Cooper missed the first four games of his redshirt junior season with a fractured ankle. He was as eager as anyone to start the senior campaign on a high note. The deep threat on the outside of the Wasps’ spread formation leads the team with 21.3 yards per catch and is second with 92.3 receiving yards per game. He is enjoying his final season playing with Boden.

“He knows what to do and how to prepare our team,” said Cooper. “We came in together, and we’ve developed a relationship over our four years here. I feel like we can pick up on coverages quicker than most QB-WR combos because I’ve played quarterback before.”

The seniors have made an impact in the community that they hope is a lasting one. Whether it is volunteering at church, or at elementary schools near campus, the Wasps have done their part to gain the respect of the E&H community.

“Those types of acts have helped people understand that we care about more than just what happens on Saturdays,” said Boden. “I think I speak for all of our seniors when I say that when we leave Emory and Henry, we want this place to be better than it was when we got here.”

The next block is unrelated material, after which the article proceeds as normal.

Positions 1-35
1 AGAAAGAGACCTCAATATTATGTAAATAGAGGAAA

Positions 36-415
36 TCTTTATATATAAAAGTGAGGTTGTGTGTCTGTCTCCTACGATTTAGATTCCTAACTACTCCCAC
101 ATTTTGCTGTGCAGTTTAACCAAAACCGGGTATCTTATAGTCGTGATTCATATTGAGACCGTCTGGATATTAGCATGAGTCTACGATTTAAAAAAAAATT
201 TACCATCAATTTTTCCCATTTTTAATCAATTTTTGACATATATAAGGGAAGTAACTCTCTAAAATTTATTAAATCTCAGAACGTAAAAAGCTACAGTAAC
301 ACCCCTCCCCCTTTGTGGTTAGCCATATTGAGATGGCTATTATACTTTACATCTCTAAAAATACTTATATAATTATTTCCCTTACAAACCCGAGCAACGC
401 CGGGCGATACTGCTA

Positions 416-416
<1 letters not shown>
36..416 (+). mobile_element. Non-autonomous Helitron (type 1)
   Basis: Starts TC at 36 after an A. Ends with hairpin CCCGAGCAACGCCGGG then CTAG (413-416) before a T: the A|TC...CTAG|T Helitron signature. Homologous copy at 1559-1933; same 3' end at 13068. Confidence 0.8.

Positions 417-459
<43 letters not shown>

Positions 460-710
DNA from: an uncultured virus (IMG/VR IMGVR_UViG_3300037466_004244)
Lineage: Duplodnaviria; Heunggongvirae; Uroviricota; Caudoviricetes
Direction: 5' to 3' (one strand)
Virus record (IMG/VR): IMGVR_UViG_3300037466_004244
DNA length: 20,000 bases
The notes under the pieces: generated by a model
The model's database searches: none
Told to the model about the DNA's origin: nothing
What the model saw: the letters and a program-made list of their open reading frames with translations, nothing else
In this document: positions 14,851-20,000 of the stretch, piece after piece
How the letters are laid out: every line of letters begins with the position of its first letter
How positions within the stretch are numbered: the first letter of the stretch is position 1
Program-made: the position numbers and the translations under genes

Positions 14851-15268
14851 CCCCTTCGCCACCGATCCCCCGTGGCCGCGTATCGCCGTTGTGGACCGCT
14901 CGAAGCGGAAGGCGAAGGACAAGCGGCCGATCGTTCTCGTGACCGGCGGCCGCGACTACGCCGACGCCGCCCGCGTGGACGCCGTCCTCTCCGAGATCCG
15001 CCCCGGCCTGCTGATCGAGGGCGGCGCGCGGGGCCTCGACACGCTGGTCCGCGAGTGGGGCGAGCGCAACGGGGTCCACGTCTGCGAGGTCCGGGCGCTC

Although he lost the quarterback job to Boden when they were sophomores, Williams appreciates the opportunity to catch passes from his classmate.

“Kyle is brilliant,” said Williams. “There is not a day that I don’t love him being my quarterback.”

“We all look up to him. It’s because of his leadership on and off of the field that makes us a successful team.”

The quarterback’s mental and physical toughness is showing early this season. While he juggles 11 medical school applications and a Rhodes Scholarship application, he leads the nation in completion percentage.

“He’s got great grit and internal fortitude,” said Montgomery. “No matter what he does in his life, he will be a leader.”

Boden admits that his senior year feels a bit different than years past. He appreciated the time he spent on the sidelines as a freshman, and believes it made him the quarterback he is today. He has at least seven more weeks to make his mark on the Wasps football program, and can be assured that his legacy will go far beyond his final snap.

“It’s been a blast. It’s hard to believe it’s already my senior year,” said Boden. “A big point of emphasis for me this season has just been to enjoy each day. At the end of the day, it’s the relationships with people that motivate me the most.”